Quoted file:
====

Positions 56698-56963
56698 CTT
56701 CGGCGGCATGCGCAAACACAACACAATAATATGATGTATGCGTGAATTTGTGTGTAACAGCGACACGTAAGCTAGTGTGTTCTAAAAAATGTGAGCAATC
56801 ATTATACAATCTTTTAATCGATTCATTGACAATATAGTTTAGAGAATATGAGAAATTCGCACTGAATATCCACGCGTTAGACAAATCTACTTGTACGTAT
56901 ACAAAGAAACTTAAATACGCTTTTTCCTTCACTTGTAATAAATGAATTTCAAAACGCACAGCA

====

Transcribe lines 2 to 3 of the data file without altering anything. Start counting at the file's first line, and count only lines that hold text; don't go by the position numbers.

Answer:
56698 CTT
56701 CGGCGGCATGCGCAAACACAACACAATAATATGATGTATGCGTGAATTTGTGTGTAACAGCGACACGTAAGCTAGTGTGTTCTAAAAAATGTGAGCAATC